U.S. DEPARTMENT OF LABOR
Employment and Training Administration
Washington, D. C. 20210

CLASSIFICATION

TAA/NAFTA-TAA

CORRESPONDENCE SYMBOL

OAS

ISSUE DATE

March 19, 2002

RESCISSIONS

None

EXPIRATION DATE

Continuing

ADVISORY

:

TRAINING AND EMPLOYMENT GUIDANCE LETTER NO. 14-01

 

TO

:

ALL STATE WORKFORCE LIAISONS
ALL STATE WORKFORCE AGENCIES
ALL STATE WORKER ADJUSTMENT LIAISONS
ALL ONE-STOP CENTER SYSTEM LEADS

 

FROM

:

EMILY STOVER DeROCCO
Assistant Secretary

 

SUBJECT

:

Implementing the Office of the Inspector General (OIG) Recommendations for Improving the Trade Adjustment Assistance (TAA) and North American Free Trade Agreement-Transitional Adjustment Assistance (NAFTA-TAA) Programs

  1. Purpose. To provide state workforce agencies with guidance on improving the Trade Act programs.

  2. References.The Trade Act of 1974, as amended, OIG Final Audit Report No. 04-01-009-03-330, Improving the Trade Act Programs, and Training and Employment Guidance Letter (TEGL) 11-00.

  3. Background.OIG Final Audit Report No. 04-01-009-03-330, Improving the Trade Act Programs, identified in the trade adjustment assistance programs several areas where improvements in program management are needed. The OIG’s review was conducted in 16 states, focusing on fiscal year (FY) 1999 program activity. In each state, the review included analyzing the outcomes of a random sample of program participants. The OIG found that front end operations, such as training and provision of services, were being successfully carried out, but that there was too little emphasis on back end program management, including follow-up and analysis of outcomes. The audit showed that 72 percent of program participants found jobs, while only 34 percent met the definition of “suitable employment” (wages of not less than 80 percent of the worker’s prior weekly wages). The OIG believes that greater emphasis on employment outcomes, post-program follow-up, and program evaluation could have produced better program results. The OIG report found that training did have a positive effect on job success. It also found that 9 out of 10 program participants received training, and that past problems with the indiscriminate use of training waivers have been alleviated. The audit showed that coordination between the Trade Act programs and other training programs was effective and benefited participants. The OIG’s recommendations to the Assistant Secretary for Employment and Training included communicating program goals down to the local level, having clear, uniform procedures and definitions for program termination, making Trade Act program activities an integral part of states’ evaluation and monitoring activities, and ensuring program data are accurate and complete.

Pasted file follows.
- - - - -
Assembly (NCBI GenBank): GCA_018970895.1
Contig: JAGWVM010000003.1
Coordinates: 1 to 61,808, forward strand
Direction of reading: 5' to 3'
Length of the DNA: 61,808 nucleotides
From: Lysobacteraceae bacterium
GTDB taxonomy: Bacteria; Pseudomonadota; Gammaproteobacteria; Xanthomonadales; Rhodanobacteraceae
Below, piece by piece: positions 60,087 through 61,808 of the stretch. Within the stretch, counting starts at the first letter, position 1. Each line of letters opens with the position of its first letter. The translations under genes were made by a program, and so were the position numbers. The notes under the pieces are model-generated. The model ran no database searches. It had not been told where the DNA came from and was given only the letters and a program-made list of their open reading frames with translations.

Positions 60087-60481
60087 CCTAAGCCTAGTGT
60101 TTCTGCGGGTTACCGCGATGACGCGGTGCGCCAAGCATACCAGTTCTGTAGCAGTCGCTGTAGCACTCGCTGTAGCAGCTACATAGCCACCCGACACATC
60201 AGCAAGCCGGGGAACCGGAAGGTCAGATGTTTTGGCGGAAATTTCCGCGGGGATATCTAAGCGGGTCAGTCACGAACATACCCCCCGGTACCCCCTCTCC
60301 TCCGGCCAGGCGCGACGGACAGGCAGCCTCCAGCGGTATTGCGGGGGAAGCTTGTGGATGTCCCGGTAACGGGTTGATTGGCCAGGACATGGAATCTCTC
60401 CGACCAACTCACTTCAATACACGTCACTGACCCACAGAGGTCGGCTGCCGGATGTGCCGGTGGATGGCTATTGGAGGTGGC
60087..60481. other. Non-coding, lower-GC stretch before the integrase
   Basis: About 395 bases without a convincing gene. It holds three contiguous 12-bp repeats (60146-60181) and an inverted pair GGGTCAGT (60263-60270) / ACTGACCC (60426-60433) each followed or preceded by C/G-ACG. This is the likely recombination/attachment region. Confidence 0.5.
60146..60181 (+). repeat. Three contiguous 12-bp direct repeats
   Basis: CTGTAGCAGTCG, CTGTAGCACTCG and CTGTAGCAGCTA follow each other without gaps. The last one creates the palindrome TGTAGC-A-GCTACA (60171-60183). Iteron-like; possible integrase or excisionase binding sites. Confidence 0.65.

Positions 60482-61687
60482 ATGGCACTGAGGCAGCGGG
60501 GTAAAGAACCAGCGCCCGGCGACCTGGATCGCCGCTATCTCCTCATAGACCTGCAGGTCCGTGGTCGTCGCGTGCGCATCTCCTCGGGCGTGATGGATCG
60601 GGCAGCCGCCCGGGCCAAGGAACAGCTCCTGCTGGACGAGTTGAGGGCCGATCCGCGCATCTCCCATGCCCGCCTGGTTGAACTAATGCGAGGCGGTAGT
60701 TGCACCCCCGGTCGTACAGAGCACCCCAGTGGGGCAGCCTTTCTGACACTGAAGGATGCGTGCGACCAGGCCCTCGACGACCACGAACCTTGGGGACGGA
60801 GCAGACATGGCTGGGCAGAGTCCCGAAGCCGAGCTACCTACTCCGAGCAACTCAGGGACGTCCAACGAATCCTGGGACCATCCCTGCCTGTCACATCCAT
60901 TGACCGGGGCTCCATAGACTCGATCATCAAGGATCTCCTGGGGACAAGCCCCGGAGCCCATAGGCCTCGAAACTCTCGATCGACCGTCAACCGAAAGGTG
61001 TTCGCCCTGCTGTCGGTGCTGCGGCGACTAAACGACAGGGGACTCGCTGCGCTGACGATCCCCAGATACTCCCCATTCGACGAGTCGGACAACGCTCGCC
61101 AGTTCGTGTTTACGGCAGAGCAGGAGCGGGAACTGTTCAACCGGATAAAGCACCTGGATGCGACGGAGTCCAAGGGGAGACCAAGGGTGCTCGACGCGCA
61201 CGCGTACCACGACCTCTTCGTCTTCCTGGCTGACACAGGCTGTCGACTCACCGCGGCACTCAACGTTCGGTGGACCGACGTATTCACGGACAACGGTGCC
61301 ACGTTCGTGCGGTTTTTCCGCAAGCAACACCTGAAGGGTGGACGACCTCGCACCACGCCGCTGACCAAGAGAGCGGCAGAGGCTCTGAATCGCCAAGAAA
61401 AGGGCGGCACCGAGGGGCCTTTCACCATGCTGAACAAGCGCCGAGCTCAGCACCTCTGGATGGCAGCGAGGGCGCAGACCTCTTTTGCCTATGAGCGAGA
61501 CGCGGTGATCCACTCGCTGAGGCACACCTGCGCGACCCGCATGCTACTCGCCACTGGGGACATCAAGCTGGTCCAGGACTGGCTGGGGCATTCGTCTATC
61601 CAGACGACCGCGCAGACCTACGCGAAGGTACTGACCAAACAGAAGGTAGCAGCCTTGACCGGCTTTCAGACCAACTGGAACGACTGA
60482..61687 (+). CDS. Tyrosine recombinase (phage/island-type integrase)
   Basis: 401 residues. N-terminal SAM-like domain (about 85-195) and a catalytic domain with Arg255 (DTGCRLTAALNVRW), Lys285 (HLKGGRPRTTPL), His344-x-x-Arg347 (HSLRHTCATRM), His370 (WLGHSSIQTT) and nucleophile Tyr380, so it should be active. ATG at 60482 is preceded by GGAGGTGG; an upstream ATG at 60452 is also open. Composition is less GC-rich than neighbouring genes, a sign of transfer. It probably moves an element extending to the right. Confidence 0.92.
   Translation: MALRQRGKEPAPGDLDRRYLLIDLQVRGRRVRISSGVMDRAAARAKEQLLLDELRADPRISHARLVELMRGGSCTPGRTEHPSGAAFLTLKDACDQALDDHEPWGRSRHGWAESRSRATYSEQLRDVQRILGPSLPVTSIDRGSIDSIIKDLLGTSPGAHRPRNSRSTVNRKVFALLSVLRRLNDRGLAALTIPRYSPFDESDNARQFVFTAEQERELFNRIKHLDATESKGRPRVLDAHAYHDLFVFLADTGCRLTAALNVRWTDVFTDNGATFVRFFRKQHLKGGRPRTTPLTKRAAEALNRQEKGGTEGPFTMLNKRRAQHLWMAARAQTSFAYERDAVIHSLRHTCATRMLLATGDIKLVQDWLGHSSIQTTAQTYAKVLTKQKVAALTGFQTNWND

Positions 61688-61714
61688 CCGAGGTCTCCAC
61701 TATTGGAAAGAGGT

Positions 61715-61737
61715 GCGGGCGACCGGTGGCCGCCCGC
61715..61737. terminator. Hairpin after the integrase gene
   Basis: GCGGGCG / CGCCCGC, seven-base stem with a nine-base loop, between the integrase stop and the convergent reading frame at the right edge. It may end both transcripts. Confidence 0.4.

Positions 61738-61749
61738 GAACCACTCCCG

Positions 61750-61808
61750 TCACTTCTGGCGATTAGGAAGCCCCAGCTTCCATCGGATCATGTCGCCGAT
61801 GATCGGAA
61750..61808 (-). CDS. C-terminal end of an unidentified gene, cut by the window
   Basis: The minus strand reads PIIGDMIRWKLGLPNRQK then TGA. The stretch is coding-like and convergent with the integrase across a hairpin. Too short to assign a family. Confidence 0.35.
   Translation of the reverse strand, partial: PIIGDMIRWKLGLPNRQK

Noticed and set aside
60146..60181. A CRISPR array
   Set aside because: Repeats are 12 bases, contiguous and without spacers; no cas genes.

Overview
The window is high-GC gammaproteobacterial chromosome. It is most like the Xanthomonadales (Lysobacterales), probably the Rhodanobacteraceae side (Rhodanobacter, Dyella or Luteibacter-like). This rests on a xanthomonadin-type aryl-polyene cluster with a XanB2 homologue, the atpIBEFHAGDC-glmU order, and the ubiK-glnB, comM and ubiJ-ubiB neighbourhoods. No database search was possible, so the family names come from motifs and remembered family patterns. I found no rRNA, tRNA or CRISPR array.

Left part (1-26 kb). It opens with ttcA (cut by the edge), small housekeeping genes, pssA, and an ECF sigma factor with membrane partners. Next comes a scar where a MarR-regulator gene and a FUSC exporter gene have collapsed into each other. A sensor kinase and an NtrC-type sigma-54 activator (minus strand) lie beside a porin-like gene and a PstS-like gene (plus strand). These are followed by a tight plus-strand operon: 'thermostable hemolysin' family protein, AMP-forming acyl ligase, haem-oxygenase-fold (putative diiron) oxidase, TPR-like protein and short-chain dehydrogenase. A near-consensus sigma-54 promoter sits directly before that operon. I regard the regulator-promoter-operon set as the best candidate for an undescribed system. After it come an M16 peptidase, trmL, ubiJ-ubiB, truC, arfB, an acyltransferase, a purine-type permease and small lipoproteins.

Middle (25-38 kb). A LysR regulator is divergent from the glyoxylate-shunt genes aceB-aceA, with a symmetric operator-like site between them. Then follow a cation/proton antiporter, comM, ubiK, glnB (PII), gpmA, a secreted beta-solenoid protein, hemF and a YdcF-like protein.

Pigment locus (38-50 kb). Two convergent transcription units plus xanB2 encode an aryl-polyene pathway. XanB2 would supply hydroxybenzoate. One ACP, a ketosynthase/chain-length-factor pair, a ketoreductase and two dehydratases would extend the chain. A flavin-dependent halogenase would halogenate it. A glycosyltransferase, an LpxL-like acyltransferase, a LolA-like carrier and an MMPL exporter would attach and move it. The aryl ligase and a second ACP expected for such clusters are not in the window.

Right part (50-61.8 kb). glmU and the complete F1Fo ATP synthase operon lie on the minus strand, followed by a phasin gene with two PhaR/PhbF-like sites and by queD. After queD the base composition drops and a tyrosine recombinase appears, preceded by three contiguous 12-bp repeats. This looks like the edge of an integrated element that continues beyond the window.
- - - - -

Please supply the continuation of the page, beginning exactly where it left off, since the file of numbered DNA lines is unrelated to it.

4. Actions Required. The Employment and Training Administration agrees with the OIG that additional emphasis is needed on the back end of the program. Accordingly, the following actions are needed.
    States should communicate national program goals for FY 2002 to all local areas. These measures are the same as the first three measures for the WIA Title I Dislocated Worker program. The goals for the two programs will soon merge and become the same. The Trade Act programs’ national goals for FY 2002 are:

    1. Seventy-eight percent reemployment in the first quarter after program exit; 88 percent retention in employment in the third quarter after program exit of those who were employed in the first quarter after program exit; and those who are employed in the first quarter after program exit and are still employed in the third quarter after exit will earn 90 percent of their pre-separation wages.

    2. States are expected to have program evaluation and monitoring systems in place that include Trade Act programs and that reinforce the pursuit of the program performance goals. As part of program evaluation, states should examine the methodologies employed to place program participants. State TAA, NAFTA-TAA, and trade readjustment allowance coordinators should coordinate with the state Dislocated Worker Unit coordinator and participate in any state performance management training or meetings, as well as coordinate data collection, storage, and reporting.

    3. As outlined in TEGL 11-00, states are required to submit quarterly Trade Act Participant Report (TAPR) data for all participants exiting the program. TEGL 11-00 instructs states that there are two ways to determine program exit. This definition is the same as that provided by the Workforce Investment Act Standardized Record Data (WIASRD), and functionally equivalent to the definition of terminee in the original TAPR. States are required to submit TAPR information for all participants who:

      1. have a date of completion or known exit from Trade Act-funded services (or, if later, from WIA Title I-funded services for co-enrollees) (hard exit), or

      2. do not receive any Trade Act-funded or non-TAA partner services for 90 days and are not scheduled for future services (soft exit).

    States are reminded that they must regularly check their databases for participants meeting the program exit criteria outlined in TEGL 11-00, and report outcomes for those participants. Reports are required for each quarter and due no later than 45 days after the end of the reporting quarter.

  5. Inquiries. Inquiries regarding these instructions should be directed to the appropriate Regional Office.